Trump ignited a media firestorm in early March when he repeatedly accused former President Barack Obama of illegally wiretapping him in the midst of last year's election. Right-wing media, led by Fox News, sprang to his defense even though the president offered no evidence to support his claim. Meanwhile, legitimate reporters exposed the bizarre accusation’s source as “the right-wing fever swamps” of fringe media and reported that it was pushed by a Russian state-sponsored news network. During March 20 testimony before the House Intelligence Committee, FBI Director James Comey put Trump’s wiretapping lie to rest, telling the committee, “I have no information that supports those tweets.”

    Yet nearly two weeks after Trump initially made the claim, his smear of Obama still had such an influence on television news coverage that it overshadowed every other discussion about Trump’s policy agenda last week. Media Matters identified 226 segments from March 13 through 17 that focused on Trump during evening programming on CNN, Fox News, and MSNBC and major news programs on ABC, CBS, NBC, and PBS. Of those segments, 64 focused on Trump’s wiretapping allegations -- a figure that dwarfed every other major issue Media Matters identified. Coverage of Trump’s health care plan came in a distant second place, with 37 segments, and stories related to the portion of Trump’s 2005 tax returns obtained by Rachel Maddow ranked third (26 segments). Trump’s proposed budget outline was discussed in just 14 segments, and his executive order to reshape the federal workforce registered just four mentions.

    With television news forced to dissect and debunk Trump’s outrageous claims, coverage of pressing economic issues was eclipsed. Coverage of the efforts to repeal the Affordable Care Act -- which health care experts have said would be particularly harmful to low-income Americans, seniors, and people dealing with illnesses -- could not overtake that of Trump’s wiretapping tweet, even with the Trump administration attempting to smear the CBO numbers in the press. The executive order, which was described by CNN reporter Stephen Collinson as part of Trump’s larger goal to “dismember government one dollar at a time,” barely registered in news coverage at all. And Trump’s budget cuts, which would decimate social safety net programs, were discussed 14 times during evening news coverage on March 16 and 17, while Trump’s lie about wiretapping was discussed 35 times on those two days.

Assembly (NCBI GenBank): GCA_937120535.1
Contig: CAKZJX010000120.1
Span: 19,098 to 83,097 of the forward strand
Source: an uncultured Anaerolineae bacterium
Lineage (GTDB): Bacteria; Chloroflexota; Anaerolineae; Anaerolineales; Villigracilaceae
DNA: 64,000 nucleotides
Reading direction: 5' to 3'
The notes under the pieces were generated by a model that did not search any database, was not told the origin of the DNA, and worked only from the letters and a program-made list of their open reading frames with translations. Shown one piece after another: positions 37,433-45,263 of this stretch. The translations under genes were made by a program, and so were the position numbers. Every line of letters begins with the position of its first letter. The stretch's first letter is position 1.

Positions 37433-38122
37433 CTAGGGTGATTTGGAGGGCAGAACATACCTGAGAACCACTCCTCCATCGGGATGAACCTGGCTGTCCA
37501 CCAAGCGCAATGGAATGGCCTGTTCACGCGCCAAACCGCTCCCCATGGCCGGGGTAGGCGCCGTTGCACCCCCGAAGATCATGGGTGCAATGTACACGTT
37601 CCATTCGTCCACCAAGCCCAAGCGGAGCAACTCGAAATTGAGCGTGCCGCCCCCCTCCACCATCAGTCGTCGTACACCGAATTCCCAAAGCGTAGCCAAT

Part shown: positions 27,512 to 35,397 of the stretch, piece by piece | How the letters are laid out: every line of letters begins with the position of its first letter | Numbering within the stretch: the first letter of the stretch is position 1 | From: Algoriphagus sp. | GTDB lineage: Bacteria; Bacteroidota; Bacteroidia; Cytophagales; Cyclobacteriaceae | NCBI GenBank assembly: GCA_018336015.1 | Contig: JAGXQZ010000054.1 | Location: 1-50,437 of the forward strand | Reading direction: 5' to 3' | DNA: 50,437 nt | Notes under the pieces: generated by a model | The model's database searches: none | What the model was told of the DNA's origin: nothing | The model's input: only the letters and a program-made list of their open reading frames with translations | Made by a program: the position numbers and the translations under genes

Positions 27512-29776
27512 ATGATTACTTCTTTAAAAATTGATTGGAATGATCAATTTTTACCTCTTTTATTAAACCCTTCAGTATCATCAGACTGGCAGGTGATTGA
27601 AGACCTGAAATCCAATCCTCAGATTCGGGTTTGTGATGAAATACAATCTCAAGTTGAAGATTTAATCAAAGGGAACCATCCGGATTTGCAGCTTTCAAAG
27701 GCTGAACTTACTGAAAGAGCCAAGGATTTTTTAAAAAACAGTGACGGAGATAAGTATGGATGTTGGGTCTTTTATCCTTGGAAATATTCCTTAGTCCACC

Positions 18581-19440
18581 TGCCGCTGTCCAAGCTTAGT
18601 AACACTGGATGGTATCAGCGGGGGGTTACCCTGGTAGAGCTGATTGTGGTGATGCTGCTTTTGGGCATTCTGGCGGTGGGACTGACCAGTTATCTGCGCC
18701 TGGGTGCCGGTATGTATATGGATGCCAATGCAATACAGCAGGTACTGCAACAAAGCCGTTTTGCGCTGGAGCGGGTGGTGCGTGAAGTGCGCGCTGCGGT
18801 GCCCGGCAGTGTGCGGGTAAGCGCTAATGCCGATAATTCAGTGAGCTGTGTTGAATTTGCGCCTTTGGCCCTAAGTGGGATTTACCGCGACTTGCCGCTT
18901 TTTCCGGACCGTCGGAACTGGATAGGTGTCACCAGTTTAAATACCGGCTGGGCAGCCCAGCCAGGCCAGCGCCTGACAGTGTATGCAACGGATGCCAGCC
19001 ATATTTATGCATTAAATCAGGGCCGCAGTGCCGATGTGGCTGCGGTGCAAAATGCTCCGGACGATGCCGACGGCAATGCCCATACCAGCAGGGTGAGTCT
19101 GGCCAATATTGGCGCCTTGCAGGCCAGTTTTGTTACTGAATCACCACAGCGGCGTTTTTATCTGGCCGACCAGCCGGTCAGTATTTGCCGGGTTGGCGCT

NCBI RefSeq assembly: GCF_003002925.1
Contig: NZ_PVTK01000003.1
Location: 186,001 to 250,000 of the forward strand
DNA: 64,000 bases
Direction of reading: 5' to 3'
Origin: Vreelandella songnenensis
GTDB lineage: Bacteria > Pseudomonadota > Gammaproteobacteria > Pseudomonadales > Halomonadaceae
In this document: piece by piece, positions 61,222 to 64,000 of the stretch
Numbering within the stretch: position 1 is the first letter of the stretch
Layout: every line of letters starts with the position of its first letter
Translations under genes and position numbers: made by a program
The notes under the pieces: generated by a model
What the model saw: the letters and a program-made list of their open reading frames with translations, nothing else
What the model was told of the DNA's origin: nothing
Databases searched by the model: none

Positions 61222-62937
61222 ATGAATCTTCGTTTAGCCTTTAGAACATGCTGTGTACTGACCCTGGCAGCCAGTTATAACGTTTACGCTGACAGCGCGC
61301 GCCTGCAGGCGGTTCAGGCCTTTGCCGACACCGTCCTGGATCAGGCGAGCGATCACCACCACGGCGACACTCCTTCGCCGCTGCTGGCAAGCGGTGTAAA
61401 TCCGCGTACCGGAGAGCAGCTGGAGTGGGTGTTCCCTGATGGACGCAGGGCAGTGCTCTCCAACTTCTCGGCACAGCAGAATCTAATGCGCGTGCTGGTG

Trump’s promotion of a discredited lie accusing his predecessor of illegal conduct while in office merits extensive media coverage, but the policies he has enacted or plans to enact can be just as destructive as the misinformation he spreads. Media cannot afford to let Trump's misleading claims dominate the news cycle, drowning out crucial coverage of the pain his policies may cause the United States.

    Methodology

    Media Matters conducted a Nexis search of transcripts of evening news programming (defined as 6 p.m. through 11 p.m.) on CNN, Fox News, and MSNBC, as well as the major news programs on ABC, CBS, NBC and PBS, from March 13, 2017, through March 17, 2017. We identified and reviewed all segments that included any of the following keywords: Trump or executive order or federal government or federal employ! or federal worker or federal workers or civil service or government workers or government worker or federal government or budget.

    The following programs were included in the data: ABC's World News Tonight, CBS' Evening News, NBC's Nightly News, and PBS' NewsHour, as well as CNN's The Situation Room, Erin Burnett OutFront, Anderson Cooper 360, and CNN Tonight, Fox News' Special Report, The First 100 Days, Tucker Carlson Tonight, The O'Reilly Factor, and Hannity, and MSNBC's For The Record, Hardball, All In with Chris Hayes, The Rachel Maddow Show, and The Last Word With Lawrence O'Donnell. For shows that air reruns, only the first airing was included in data retrieval. This survey includes CNN’s second live hour of Anderson Cooper 360 during the 9 p.m. to 10 p.m. time slot.